The Parliament of Jamaica is the legislative branch of the government of Jamaica. It consists of three elements: the Crown (represented by the Governor-General), the appointed Senate and the directly elected House of Representatives.
The Senate (Upper House) – the direct successor of a pre-Independence body known as the "Legislative Council" – comprises 21 senators appointed by the Governor-General: thirteen on the advice of the Prime Minister and eight on the advice of the Leader of the Opposition.
The House of Representatives, the Lower House, is made up of 63 (previously 60) Members of Parliament, elected to five-year terms on a first-past-the-post basis in single-seat constituencies.
The Parliament meets at Gordon House at 81 Duke Street, Kingston. It was built in 1960 and named in memory of Jamaican patriot George William Gordon.
As Jamaica is a parliamentary constitutional monarchy, most of the government's ability to make and pass laws is dependent on the Prime Minister's ability to command the confidence of the members of the House of Representatives. Though both Houses of Parliament hold political significance, the House of Representatives of which the Prime Minister and the Leader of the Opposition are both required to be members of holds a more powerful and prestigious role since it is the main source of legislation.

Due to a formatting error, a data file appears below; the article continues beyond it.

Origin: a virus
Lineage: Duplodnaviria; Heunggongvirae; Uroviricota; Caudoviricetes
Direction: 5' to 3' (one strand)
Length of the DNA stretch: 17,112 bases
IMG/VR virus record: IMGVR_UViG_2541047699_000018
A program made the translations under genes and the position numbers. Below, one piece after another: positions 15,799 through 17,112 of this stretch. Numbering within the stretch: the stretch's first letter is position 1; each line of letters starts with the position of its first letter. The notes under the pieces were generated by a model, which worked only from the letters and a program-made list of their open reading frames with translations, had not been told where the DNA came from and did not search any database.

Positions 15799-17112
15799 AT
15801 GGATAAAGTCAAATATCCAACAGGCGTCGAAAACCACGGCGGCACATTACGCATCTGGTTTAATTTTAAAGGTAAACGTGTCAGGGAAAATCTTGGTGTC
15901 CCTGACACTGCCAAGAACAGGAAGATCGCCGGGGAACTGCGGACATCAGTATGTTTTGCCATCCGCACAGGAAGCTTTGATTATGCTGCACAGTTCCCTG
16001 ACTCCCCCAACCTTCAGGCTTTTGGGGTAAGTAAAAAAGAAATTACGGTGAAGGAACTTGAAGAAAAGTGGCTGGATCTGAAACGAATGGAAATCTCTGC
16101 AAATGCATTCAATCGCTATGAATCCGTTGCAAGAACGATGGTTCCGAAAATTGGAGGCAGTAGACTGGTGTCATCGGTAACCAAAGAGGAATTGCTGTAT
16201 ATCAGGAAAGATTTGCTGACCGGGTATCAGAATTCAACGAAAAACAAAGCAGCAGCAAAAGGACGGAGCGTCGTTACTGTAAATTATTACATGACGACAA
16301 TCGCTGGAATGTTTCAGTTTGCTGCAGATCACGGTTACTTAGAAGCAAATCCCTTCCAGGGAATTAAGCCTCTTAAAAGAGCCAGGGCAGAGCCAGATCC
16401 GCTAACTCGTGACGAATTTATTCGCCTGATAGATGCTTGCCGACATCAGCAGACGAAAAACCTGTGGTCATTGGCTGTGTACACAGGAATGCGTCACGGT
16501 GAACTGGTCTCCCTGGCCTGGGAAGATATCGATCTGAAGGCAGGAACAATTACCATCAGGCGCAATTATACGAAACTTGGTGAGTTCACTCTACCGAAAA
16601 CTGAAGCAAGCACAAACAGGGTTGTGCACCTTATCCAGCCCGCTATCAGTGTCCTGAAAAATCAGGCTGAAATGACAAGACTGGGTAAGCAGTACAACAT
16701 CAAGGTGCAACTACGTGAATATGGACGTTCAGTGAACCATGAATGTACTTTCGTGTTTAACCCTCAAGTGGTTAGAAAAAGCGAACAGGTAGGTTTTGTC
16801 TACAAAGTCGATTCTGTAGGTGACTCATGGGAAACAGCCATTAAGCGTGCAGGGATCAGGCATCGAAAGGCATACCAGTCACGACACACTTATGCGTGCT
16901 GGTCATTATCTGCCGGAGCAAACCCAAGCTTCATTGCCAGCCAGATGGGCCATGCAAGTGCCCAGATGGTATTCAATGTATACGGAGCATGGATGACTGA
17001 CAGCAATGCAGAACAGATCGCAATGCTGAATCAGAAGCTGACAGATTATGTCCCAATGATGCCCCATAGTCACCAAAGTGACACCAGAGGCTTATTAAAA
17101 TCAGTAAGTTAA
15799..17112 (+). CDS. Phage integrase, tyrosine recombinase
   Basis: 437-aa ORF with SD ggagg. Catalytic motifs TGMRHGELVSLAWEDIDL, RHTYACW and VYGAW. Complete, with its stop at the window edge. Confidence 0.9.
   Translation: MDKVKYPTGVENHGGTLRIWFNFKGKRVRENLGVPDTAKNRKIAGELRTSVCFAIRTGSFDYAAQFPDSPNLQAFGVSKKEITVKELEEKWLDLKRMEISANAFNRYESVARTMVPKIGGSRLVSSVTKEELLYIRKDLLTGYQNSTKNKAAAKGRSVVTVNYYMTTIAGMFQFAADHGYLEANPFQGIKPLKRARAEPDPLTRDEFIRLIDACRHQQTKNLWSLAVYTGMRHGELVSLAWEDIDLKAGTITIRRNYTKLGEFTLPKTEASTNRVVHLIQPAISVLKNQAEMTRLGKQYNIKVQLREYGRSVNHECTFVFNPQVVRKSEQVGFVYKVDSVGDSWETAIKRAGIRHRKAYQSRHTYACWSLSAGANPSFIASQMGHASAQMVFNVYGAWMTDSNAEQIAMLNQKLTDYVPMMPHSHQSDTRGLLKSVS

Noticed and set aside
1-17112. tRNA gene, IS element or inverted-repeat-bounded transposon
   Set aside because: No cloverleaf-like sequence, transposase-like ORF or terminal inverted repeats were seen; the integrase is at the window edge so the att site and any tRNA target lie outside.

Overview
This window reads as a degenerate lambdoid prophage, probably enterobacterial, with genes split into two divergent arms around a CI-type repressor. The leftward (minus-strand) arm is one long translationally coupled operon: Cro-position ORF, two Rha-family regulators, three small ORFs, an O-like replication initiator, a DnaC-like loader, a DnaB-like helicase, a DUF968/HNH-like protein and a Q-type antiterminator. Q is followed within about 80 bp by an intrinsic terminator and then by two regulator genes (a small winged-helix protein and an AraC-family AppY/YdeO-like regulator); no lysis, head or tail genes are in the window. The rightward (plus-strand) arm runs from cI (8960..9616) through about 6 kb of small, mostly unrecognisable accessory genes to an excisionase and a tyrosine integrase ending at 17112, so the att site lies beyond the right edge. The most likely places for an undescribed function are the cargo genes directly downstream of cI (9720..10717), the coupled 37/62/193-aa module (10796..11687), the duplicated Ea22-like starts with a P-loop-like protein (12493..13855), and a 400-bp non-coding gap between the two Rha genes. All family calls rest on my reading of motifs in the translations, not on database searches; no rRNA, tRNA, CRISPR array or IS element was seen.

House of Representatives
The House of Representatives is the Lower House. It is the group of elected members of parliament.
It is useful to have an uneven number of Senate members because the Senate is the Upper house while the House of Representatives is the Lower house so the Senate should have an uneven number of members because they are the ruling party and the ruling party gets 13 members and the opposition would get 8 members
Senator Donna Scott-Mottley - Leader of Opposition Business